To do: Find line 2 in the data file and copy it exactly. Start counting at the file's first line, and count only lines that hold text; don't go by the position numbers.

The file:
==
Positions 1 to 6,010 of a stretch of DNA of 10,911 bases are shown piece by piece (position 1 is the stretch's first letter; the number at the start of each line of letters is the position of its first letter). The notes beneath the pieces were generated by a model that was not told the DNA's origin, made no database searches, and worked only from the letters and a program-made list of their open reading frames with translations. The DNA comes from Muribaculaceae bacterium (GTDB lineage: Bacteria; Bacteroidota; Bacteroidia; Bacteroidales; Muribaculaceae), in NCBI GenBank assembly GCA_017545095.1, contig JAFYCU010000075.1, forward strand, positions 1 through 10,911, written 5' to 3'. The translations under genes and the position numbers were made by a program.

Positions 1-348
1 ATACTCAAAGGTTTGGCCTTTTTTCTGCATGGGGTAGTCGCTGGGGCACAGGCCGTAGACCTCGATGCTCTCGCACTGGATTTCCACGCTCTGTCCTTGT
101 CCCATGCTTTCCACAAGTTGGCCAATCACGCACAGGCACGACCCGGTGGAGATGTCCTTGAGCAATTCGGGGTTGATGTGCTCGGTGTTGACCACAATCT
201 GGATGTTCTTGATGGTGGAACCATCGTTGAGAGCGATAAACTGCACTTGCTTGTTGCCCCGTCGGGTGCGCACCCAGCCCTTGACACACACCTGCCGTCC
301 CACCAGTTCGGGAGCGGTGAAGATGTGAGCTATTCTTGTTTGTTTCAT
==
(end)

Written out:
Positions 1-348